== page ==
EAU 2018: The Impact of Smoking on Genomic Alterations in Muscle-invasive Bladder Cancer

Copenhagen, Denmark (UroToday.com) Smoking is an established risk factor for urothelial carcinoma of the bladder, amongst other malignancies. However, little is know about the specific genetic impact of smoking in the setting of bladder cancer, though it has been previously assessed in lung cancer, another cancer highly associated with cigarette smoking.

Using the TCGA dataset and the MSK-IMPACT dataset (Memorial Sloan Ketterings multi-malignancy genetic analysis study), the authors identified clinical and genomic data from MIBC and lung adenocarcinoma (LAC). The TCGA dataset contained genomic DNA sequencing, mutation count in Signature 5*, total mutational burden, RNA sequencing, follow-up, pack years and smoking history (current/former/never). From the MSK-IMPACT dataset, mutational burden and smoking history were used.

Mutation count by dataset

1) TCGA 382 patients: No difference between lifelong smokers, former smoker >= 15 years, former smoker < 15 years, or current smokers
2) MSK Impact 283 patients: No difference between former/current smoker vs. lifelong non-smoker
3) Lung Cancer TCGA: Significant (p<0.001) difference between lifelong smokers, former smoker >= 15 years, former smoker < 15 years, or current smokers

There was no association of smoking history (p=0.8) or pack years (p=0.9) to mutational burden in either the bladder TCGA or the MSK-IMPACT datasets. Mutation count in Signature 5* was higher in former or current smokers, but this did not reach significance (p=0.051) – unlike in lung cancer, where it was significantly higher.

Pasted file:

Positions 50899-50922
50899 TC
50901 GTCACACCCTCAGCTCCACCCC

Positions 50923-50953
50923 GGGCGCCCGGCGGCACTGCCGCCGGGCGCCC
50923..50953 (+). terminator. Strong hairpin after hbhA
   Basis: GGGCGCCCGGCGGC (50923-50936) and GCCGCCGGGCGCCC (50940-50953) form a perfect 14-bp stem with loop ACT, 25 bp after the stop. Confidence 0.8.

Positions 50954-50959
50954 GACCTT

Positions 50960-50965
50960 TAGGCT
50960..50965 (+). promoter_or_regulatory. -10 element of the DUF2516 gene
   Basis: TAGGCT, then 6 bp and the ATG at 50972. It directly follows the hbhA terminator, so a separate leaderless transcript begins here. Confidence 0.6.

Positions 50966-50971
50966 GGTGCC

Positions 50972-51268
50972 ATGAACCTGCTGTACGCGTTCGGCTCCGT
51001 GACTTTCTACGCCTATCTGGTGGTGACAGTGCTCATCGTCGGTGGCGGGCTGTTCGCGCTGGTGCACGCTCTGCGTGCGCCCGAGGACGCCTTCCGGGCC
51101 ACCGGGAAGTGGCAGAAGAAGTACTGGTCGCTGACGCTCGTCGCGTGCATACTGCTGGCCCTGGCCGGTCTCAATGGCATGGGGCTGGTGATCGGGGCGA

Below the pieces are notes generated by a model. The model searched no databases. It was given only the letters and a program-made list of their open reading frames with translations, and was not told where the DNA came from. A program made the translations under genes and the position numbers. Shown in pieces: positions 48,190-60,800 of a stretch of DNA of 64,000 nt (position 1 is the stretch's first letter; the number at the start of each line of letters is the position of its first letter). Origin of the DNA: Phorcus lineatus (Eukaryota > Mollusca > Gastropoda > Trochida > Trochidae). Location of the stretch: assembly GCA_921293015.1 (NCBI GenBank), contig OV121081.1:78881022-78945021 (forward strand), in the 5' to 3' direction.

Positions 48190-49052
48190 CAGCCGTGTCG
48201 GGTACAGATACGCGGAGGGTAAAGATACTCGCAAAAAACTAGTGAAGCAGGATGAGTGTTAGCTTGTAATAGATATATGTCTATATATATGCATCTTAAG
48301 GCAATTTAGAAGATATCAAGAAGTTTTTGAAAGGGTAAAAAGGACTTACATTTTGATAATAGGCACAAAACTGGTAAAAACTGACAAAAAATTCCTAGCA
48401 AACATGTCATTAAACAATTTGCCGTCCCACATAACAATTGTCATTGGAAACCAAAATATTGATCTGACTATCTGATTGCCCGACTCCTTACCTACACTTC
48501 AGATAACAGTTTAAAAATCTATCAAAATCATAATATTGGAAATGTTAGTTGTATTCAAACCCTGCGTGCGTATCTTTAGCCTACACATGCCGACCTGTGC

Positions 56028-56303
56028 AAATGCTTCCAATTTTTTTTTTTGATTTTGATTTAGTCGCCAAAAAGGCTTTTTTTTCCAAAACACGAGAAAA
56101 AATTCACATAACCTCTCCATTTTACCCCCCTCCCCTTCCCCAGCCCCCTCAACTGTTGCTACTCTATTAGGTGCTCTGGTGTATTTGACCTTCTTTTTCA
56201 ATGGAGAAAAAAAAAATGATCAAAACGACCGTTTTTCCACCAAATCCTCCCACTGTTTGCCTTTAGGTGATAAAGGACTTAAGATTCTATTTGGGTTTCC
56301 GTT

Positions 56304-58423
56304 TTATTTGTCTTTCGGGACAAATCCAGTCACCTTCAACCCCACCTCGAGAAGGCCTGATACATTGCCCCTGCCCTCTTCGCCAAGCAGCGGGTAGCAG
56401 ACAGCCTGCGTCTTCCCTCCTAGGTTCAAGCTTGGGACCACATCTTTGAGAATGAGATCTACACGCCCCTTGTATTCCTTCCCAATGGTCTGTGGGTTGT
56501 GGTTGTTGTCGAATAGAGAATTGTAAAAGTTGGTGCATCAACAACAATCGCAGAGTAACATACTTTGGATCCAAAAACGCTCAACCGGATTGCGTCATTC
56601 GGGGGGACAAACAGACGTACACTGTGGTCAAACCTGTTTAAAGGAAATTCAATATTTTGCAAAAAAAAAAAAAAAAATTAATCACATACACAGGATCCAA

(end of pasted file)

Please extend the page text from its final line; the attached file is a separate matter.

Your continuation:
Mutational burden was higher in patients with more pack-years of smoking history though (p=.005). Moreover, current and former smokers had a higher mutational burden when compared to never smokers.

In the bladder TCGA, smoking history, as well as pack years, were not related to disease-free (p=0.4) or to overall survival (p=0.2).

Although others have reported that carcinogen-induced MIBC in rodents has almost exclusively a basal-like phenotype (Kim PloS one 2011; Bivalacqua J Urol 2017), a similar association between smoking history and molecular subtypes of MIBC in TCGA patients was not apparent. We generated subtype calls using other published methods for molecular subtyping (Sjödahl Clin Cancer Res 2012, Choi Cancer Cell 2014, TCGA Nature 2014) but also found that there was no enrichment of one molecular subtype in current and/or former smokers.

Therefore, in this interesting study, while smoking is recognized as a major risk factor for developing MIBC, they could not identify any specific impact on genomic alterations in MIBC. This may be due to the fact that cigarette smoke contains over 4000 compounds, which may make it difficult to pinpoint specific mutational changes.

Speaker: R. Seiler

Co-Authors: Caridis A., Di Maio A., Knowles P., Gorman B., Jones R., Ward D., Oppermann U., Bountra C., Khanim F., Bryan R.

Written by: Thenappan Chandrasekar, MD, Clinical Fellow, University of Toronto, Twitter: @tchandra_uromd, at the 2018 European Association of Urology Meeting EAU18, 16-20 March, 2018 Copenhagen, Denmark